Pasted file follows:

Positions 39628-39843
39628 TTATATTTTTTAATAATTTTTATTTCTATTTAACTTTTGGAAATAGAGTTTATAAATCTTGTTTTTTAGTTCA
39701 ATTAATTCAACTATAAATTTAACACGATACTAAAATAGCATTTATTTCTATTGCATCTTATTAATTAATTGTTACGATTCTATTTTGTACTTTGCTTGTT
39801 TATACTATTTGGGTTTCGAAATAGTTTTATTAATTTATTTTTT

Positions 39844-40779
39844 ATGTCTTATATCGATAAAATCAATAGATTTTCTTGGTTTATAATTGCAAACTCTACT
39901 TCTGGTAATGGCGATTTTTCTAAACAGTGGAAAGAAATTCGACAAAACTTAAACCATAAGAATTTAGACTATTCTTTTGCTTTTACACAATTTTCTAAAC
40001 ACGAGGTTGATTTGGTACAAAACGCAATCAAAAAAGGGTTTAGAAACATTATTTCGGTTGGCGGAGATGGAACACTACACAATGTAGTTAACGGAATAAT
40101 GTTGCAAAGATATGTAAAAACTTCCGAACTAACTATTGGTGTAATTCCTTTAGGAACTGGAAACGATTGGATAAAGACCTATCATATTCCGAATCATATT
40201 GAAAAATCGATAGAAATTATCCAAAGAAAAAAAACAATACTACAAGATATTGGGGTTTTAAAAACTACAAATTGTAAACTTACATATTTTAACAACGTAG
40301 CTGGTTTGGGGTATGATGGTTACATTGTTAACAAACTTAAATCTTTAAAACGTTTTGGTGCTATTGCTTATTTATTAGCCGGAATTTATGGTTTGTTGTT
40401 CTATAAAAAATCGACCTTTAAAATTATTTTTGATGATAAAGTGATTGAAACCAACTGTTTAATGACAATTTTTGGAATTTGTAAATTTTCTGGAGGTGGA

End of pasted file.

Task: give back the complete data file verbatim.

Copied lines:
Positions 39628-39843
39628 TTATATTTTTTAATAATTTTTATTTCTATTTAACTTTTGGAAATAGAGTTTATAAATCTTGTTTTTTAGTTCA
39701 ATTAATTCAACTATAAATTTAACACGATACTAAAATAGCATTTATTTCTATTGCATCTTATTAATTAATTGTTACGATTCTATTTTGTACTTTGCTTGTT
39801 TATACTATTTGGGTTTCGAAATAGTTTTATTAATTTATTTTTT

Positions 39844-40779
39844 ATGTCTTATATCGATAAAATCAATAGATTTTCTTGGTTTATAATTGCAAACTCTACT
39901 TCTGGTAATGGCGATTTTTCTAAACAGTGGAAAGAAATTCGACAAAACTTAAACCATAAGAATTTAGACTATTCTTTTGCTTTTACACAATTTTCTAAAC
40001 ACGAGGTTGATTTGGTACAAAACGCAATCAAAAAAGGGTTTAGAAACATTATTTCGGTTGGCGGAGATGGAACACTACACAATGTAGTTAACGGAATAAT
40101 GTTGCAAAGATATGTAAAAACTTCCGAACTAACTATTGGTGTAATTCCTTTAGGAACTGGAAACGATTGGATAAAGACCTATCATATTCCGAATCATATT
40201 GAAAAATCGATAGAAATTATCCAAAGAAAAAAAACAATACTACAAGATATTGGGGTTTTAAAAACTACAAATTGTAAACTTACATATTTTAACAACGTAG
40301 CTGGTTTGGGGTATGATGGTTACATTGTTAACAAACTTAAATCTTTAAAACGTTTTGGTGCTATTGCTTATTTATTAGCCGGAATTTATGGTTTGTTGTT
40401 CTATAAAAAATCGACCTTTAAAATTATTTTTGATGATAAAGTGATTGAAACCAACTGTTTAATGACAATTTTTGGAATTTGTAAATTTTCTGGAGGTGGA